No More Fap! Google Bans Sexually Explicit Content From ‘Blogger’ Platform

Google has a message for users of its Blogger platform -- clean up your content or take a hike. No, Google isn't suddenly interested in typos and other elements of grammar, but it does want to eliminate the bulk of sexually explicit images and videos. The exception to posting nudity is if the content offers what Google deems a "substantial public benefit." Some examples include nudity in artistic, educational, documentary, or scientific contexts.

"If your existing blog doesn’t have any sexually explicit or graphic nude images or video on it, you won’t notice any changes. If your existing blog does have sexually explicit or graphic nude images or video, your blog will be made private after March 23, 2015," Google stated in a notice to Blogger users. "No content will be deleted, but private content can only be seen by the owner or admins of the blog and the people who the owner has shared the blog with."


Prior to the rule changes, Google allowed sexually explicit content on its Blogger platform so long as the user marked it as Adult. The search giant even took things a step further by emphasizing, "censoring this content is contrary to a service that bases itself on freedom of expression." It was all fair game, save for illegal explicit content, explicit images and videos shared without the user's consent, and making money from adult content.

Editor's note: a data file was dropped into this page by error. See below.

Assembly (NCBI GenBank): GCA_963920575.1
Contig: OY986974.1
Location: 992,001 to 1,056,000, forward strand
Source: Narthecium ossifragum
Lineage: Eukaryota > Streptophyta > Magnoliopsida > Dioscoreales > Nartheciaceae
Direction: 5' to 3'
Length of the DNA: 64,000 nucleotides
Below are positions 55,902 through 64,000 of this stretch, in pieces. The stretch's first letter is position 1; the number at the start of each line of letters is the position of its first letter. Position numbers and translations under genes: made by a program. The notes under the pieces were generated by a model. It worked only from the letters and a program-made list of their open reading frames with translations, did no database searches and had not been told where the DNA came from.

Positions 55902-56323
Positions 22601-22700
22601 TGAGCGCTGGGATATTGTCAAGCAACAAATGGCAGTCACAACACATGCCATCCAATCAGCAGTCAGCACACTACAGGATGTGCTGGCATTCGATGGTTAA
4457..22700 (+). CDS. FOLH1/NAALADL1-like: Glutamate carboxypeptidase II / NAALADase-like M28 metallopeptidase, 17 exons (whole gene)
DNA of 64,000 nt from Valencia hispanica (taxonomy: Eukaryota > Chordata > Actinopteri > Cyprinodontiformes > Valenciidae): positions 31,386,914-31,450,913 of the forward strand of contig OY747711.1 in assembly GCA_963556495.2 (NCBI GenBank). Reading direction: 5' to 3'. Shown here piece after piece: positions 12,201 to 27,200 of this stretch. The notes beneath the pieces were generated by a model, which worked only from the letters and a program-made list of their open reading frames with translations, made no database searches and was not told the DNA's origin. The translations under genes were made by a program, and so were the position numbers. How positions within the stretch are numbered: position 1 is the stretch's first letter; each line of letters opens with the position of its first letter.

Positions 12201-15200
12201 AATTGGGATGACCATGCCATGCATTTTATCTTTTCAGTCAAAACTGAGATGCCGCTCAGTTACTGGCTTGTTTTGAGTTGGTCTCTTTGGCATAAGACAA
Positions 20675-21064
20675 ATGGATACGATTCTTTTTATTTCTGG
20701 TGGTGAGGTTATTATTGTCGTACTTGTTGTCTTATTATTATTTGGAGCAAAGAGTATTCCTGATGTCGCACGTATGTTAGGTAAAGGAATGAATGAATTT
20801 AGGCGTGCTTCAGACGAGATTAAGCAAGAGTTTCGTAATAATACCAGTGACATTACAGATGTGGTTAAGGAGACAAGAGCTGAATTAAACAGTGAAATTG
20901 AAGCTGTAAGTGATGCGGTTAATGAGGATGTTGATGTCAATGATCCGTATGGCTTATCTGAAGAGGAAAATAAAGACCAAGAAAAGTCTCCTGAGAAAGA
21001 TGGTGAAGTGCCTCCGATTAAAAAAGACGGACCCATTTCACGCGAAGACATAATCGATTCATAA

Google claims the policy change will only affect a small number of users, though the minority is proving vocal, both because the invitation-only system will effectively kill off their blogs and due to the short notice (just 30 days).

"Based on the information I have available at this time, I find it disrespectful to users for Google to announce apparently with only 30 days notice that they are summarily banning most explicit materials from Blogger," Lauren Weinstein, co-founder of People For Internet Responsibility, 
posted to Google+. "It is utterly within their rights to do so, but the lack of longer notice (absent specific legal constraints) and a total lack of any explanation in the announcement for this change (only perfunctory operational details) are extremely disappointing. You can do much better than this, Google. I know you can. "

Google's reasoning is that it wants Blogger's policies to 
fall in line with its other hosted products, such as YouTube and Google+, both of which prohibit sexually explicit content.